Although the Roland company perhaps became better associated with the world of music technology than the realm of traditional electric guitars, they have massive importance as a creator of backline products and effects specifically for guitarists. One of the most famous components in Roland’s long history of guitar-orientated gear, has been their Jazz Chorus amplifier range, which started life before the days of punk rock, in a time when Carry On films were still very much a part of modern British culture, and when I, as a child, was more interested in watching Evel Knievel botch motorbike stunts than listening to pop music.
I first knowingly encountered the Roland Jazz Chorus amps in use with ska/reggae-influenced band The Beat (or The English Beat as they were known to the wider world), whom I saw live as a teenager, at Birmingham’s Tower Ballroom, on Tuesday 19th October 1982. The band’s lead vocalist and maverick rhythm guitarist Dave Wakeling used more than one variant of the Jazz Chorus at different gigs, including both four-speaker (JC-160), and the more typical two-speaker models. I was always a great fan of his sound, which occasionally utilised additional, external assistance from another Roland marvel from the past – the classic Space Echo tape-driven delay unit. In conjunction with the already rather individual tone of Wakeling’s trademark Teardrop guitars, his alternative tunings, etc, it was a listening experience you wouldn’t quickly forget.
In this late 1980s ad for the Roland guitar amp range, the bottom two rows of the stack are made up entirely of Jazz Chorus JC-120s. Above the JC-120s there's a row of JC-77s, and above those a row of JC-55s.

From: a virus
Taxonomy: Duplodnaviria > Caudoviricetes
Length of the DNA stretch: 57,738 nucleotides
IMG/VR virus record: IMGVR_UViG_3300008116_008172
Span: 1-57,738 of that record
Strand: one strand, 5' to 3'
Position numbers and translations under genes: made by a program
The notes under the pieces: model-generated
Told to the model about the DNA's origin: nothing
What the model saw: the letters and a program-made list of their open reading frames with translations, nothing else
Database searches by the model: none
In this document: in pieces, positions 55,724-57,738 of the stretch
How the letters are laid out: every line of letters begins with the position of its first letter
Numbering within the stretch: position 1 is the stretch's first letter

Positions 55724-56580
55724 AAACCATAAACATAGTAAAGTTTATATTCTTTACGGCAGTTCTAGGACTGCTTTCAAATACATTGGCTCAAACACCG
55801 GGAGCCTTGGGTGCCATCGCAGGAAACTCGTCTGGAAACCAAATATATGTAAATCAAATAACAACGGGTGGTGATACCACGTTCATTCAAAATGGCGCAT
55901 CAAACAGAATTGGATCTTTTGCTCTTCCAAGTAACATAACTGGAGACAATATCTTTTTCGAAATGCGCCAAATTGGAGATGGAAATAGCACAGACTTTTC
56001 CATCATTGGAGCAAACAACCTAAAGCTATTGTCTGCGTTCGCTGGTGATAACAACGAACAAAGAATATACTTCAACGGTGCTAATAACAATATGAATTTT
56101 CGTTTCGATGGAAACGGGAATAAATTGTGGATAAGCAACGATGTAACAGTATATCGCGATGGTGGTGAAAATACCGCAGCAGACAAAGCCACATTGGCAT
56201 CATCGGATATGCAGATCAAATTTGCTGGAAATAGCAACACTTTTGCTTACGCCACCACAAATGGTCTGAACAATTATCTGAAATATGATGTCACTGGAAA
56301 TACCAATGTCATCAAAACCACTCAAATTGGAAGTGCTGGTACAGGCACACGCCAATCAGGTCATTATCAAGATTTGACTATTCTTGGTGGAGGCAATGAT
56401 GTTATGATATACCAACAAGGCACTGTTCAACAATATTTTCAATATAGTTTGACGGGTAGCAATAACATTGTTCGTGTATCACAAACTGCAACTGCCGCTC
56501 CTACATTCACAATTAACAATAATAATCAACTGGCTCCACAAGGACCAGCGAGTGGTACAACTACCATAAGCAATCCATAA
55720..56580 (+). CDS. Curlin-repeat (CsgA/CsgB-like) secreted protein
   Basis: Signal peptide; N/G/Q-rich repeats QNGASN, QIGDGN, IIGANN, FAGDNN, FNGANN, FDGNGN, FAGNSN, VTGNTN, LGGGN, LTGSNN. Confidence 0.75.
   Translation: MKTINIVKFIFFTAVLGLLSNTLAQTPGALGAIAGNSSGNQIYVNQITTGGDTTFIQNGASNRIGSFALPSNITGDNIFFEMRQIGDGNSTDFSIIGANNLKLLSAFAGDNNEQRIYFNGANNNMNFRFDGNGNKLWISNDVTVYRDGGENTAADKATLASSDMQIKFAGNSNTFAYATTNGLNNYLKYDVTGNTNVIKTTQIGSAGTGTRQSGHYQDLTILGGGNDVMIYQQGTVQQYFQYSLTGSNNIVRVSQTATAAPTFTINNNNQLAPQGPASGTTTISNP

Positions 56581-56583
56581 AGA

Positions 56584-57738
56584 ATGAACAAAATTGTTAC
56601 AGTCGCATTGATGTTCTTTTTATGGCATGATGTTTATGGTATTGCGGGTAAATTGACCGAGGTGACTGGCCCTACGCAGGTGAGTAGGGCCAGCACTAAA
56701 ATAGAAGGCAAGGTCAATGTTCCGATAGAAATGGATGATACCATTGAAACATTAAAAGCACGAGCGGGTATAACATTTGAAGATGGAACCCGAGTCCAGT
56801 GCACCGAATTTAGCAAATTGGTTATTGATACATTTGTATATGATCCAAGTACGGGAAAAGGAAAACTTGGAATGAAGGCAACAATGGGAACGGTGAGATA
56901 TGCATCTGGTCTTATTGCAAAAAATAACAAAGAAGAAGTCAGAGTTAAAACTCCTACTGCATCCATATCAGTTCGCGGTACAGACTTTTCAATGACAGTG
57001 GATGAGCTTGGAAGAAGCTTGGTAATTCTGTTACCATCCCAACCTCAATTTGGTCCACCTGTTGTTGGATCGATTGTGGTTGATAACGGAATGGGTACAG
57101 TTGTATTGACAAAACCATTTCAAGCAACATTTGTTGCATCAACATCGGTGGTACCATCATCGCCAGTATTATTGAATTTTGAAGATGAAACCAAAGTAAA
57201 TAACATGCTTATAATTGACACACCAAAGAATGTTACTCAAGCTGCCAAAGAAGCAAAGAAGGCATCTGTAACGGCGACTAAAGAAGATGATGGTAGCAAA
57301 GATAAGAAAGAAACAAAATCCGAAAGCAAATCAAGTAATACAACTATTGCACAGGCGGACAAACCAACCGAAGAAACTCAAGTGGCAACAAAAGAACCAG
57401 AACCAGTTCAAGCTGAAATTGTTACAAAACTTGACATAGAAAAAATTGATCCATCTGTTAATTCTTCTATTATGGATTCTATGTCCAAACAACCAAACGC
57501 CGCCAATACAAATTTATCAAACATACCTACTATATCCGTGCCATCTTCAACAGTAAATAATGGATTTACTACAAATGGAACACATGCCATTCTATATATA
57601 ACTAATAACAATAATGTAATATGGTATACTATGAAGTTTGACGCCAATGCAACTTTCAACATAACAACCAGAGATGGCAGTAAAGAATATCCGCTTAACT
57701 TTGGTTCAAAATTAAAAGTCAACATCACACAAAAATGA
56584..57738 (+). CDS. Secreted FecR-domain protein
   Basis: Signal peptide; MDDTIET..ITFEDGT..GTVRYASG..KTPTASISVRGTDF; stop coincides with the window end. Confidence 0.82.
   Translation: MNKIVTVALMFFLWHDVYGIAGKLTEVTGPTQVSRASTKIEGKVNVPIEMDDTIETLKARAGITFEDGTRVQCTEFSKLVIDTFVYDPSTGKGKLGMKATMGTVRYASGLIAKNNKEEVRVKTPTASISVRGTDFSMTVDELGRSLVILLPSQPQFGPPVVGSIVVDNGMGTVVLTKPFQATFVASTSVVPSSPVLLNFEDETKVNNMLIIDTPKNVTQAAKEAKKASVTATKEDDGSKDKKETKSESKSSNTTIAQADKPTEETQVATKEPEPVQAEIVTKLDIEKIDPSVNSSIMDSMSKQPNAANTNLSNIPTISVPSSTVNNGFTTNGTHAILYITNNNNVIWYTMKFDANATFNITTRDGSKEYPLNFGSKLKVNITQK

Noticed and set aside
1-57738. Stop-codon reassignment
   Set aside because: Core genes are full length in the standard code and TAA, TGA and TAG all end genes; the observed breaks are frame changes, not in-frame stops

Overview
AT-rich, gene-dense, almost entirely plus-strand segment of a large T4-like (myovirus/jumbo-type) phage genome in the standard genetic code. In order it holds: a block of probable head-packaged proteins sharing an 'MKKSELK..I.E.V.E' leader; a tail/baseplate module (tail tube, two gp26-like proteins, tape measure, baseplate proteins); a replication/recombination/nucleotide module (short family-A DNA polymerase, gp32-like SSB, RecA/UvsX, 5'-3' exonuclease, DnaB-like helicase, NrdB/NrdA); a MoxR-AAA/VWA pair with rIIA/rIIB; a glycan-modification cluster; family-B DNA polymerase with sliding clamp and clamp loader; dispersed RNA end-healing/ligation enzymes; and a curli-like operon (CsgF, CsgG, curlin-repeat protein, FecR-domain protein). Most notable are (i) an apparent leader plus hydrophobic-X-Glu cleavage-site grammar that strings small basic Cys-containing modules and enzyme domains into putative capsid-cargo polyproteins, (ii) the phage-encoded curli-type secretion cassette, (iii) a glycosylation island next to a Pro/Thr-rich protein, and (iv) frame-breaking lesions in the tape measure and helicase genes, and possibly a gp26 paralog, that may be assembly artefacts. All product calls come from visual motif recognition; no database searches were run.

The following year I became a guitarist myself (very loosely speaking), and I put up with a cheap and indescribably atrocious amp for some considerable time before starting to investigate better products which… well, which people could actually bear to listen to, basically. In a conversation with a guitarist in one of the first serious bands I ever joined, back at the beginning of 1985, the subject of the Roland Jazz Chorus came up. This guitarist didn’t have a Jazz Chorus, but he placed it right at the top of his list of desirables, and throughout the next few months I kept hearing the amp mentioned by other guitarists, guitar shop staff and studio operatives, in very reverent terms.
I was interested in the Jazz Chorus, but the classic twin-speaker JC-120 was still out of my price range, and there was a caveat regarding the amps which, by the middle of the year when I was finally in a position to explore the secondhand market for some sort of deal, would affect me very seriously. Namely, if you only needed clean guitar sounds, the Roland Jazz Chorus came very highly recommended, but if you predominantly needed overdrive or distortion, you were strongly advised to look elsewhere. Needing overdrive for almost every song, I had to dismiss any hankerings for a Jazz Chorus in favour of a more naturally raunchy amp.
The JC-120, introduced in the mid 1970s, was regarded as a professional piece of equipment, and as I say, it wasn’t cheap. But unusually for a pro guitar amp in the ‘70s, the Jazz Chorus wasn’t valve-powered. It was built around transistor circuitry, which at that time was synonymous with thin sounds, and an inability to cope with the high volume levels needed for live gigs. However, rather than fall victim to the limitations of transistor technology, the Jazz Chorus embraced its strengths. Roland solved the power problem not only through good circuit design, but also through the use of two separate 60 watt power amps, combined to create an overall 120 watts. But they did more than that. Roland used this twin-amp, twin-speaker structure as an opportunity to split the input signal, and run their newly-developed chorus effect in real stereo, for optimum spaciousness. The amp was beautifully voiced, unusually loud for a transistor amp, and properly integrated with the effect of tomorrow – the stereo chorus. The novely of that must have been tremendous back in 1975.